• A first example of the method 100 comprises using PAA affinity moieties coated onto magnetic microparticles, cerebrospinal fluid (CSF) as a representative biological sample, and Enterovirus (EV) viral particles as the model target. In the first example, 200µL of CSF was spiked with 2uL of EV viral particle lysate and then mixed with 500µL of RNA Collection Buffer 1 (CBR-1) and 300µL of nuclease-free water in examples of Steps S110 and S120. As a comparison, a similar amount of EV particle lysate was spiked into a 1mL solution comprised of 500µL of CBR-i buffer and 500µL of nuclease-free water and processed simultaneously. In an example of Step S130, RNA was allowed to bind to the PAA affinity moieties coated onto magnetic microparticles for 10 minutes at 60C. Upon removal of the unbound supernatant in an example of Step S140, the magnetic microparticles with bound RNA were washed twice (2X) with 500µL of WSH-i solution in an example of Step S150 and the captured RNA was eluted from the affinity matrix by using ELU-2 at 85C for 3 minutes in an example of Step S160. Isolated RNA was eluted into 10µL of ELU-2 and 8µL of the eluate was used for real-time RT-PCR in an example of Step S170. As shown in FIGURE 4, results of the RNA isolation as elucidated by a real-time Enterovirus RT-PCR assay indicate that the RNA isolation process is substantially equally efficient in the biological sample matrix as compared to a simple buffer sample. This indicates that the example method 100 and the nucleic acid isolation reagents are efficacious at capture, release and cleanup of the target RNA in CSF matrix in the first example.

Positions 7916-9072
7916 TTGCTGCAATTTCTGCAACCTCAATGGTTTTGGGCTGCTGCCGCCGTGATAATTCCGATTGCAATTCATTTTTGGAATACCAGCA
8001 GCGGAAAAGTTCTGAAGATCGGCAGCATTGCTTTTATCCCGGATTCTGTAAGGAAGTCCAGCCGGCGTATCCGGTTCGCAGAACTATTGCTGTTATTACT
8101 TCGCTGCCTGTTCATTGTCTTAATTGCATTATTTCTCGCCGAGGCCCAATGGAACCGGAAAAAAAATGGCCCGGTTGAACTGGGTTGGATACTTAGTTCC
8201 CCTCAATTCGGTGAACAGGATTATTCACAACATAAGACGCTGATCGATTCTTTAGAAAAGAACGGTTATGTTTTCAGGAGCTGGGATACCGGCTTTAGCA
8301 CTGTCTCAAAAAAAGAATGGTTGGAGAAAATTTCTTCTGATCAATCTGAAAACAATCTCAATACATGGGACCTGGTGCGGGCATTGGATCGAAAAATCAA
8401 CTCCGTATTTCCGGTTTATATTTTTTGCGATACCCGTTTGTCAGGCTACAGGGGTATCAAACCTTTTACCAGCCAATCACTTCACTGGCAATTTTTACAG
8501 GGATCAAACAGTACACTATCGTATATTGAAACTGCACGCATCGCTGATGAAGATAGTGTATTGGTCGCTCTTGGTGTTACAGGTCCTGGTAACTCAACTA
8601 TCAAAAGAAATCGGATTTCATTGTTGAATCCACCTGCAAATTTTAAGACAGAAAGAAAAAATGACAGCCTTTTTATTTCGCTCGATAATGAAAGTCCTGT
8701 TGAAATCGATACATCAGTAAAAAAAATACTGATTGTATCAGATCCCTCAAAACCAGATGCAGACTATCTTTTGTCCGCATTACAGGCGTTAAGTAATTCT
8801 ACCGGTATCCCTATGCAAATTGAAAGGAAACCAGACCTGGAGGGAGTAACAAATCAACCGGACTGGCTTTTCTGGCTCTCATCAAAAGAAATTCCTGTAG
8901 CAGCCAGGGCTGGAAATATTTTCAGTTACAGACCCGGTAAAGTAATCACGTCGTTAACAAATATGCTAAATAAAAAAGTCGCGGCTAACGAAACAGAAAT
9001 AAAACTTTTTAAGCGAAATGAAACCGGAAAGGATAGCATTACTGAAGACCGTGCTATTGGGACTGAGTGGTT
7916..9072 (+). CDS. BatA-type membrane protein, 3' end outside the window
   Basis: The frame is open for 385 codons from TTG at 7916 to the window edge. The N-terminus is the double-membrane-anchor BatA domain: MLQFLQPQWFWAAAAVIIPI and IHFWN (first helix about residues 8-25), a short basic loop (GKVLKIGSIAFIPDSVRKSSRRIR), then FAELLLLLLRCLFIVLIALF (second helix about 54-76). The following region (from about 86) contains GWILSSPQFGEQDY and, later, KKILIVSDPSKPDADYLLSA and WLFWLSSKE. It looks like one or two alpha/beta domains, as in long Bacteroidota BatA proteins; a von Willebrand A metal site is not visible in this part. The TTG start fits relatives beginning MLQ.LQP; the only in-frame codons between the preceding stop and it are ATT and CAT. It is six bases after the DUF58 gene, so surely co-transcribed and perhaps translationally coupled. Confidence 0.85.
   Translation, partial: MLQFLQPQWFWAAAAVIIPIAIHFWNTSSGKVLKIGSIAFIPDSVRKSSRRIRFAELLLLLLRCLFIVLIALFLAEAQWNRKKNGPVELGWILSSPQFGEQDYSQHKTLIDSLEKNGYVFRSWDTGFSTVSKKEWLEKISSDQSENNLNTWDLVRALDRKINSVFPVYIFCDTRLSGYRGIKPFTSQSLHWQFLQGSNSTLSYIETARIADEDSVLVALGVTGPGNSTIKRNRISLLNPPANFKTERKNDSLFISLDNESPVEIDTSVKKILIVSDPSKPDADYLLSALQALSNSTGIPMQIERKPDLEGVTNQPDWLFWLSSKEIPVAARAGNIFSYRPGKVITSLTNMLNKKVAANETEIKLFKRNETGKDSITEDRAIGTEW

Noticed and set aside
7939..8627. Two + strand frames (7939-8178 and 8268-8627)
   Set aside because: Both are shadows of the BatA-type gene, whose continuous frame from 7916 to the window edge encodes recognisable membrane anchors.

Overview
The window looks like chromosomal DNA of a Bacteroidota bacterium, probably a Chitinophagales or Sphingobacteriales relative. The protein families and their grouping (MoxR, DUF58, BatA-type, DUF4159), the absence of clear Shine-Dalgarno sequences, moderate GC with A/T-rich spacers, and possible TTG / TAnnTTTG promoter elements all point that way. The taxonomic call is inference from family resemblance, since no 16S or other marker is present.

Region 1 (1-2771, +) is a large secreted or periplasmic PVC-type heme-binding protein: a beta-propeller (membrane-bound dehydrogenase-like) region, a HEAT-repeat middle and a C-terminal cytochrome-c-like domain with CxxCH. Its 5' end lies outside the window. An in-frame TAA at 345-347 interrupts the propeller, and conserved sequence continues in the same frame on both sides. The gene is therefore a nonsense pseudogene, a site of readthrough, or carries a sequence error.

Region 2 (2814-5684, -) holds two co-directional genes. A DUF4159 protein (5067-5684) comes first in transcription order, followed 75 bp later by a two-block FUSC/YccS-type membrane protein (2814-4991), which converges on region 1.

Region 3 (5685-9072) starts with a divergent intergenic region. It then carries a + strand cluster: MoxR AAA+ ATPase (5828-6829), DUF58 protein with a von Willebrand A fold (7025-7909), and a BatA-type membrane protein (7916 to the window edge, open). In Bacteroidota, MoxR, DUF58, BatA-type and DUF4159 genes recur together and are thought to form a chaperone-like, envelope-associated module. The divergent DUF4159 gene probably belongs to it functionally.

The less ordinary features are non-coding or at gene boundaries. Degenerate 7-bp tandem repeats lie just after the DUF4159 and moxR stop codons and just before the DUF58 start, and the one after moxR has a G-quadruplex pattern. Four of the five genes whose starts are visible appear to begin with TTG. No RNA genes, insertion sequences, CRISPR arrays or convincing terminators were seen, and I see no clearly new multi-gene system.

• 3.2 Representative RNA Isolation Method and Results: Example 2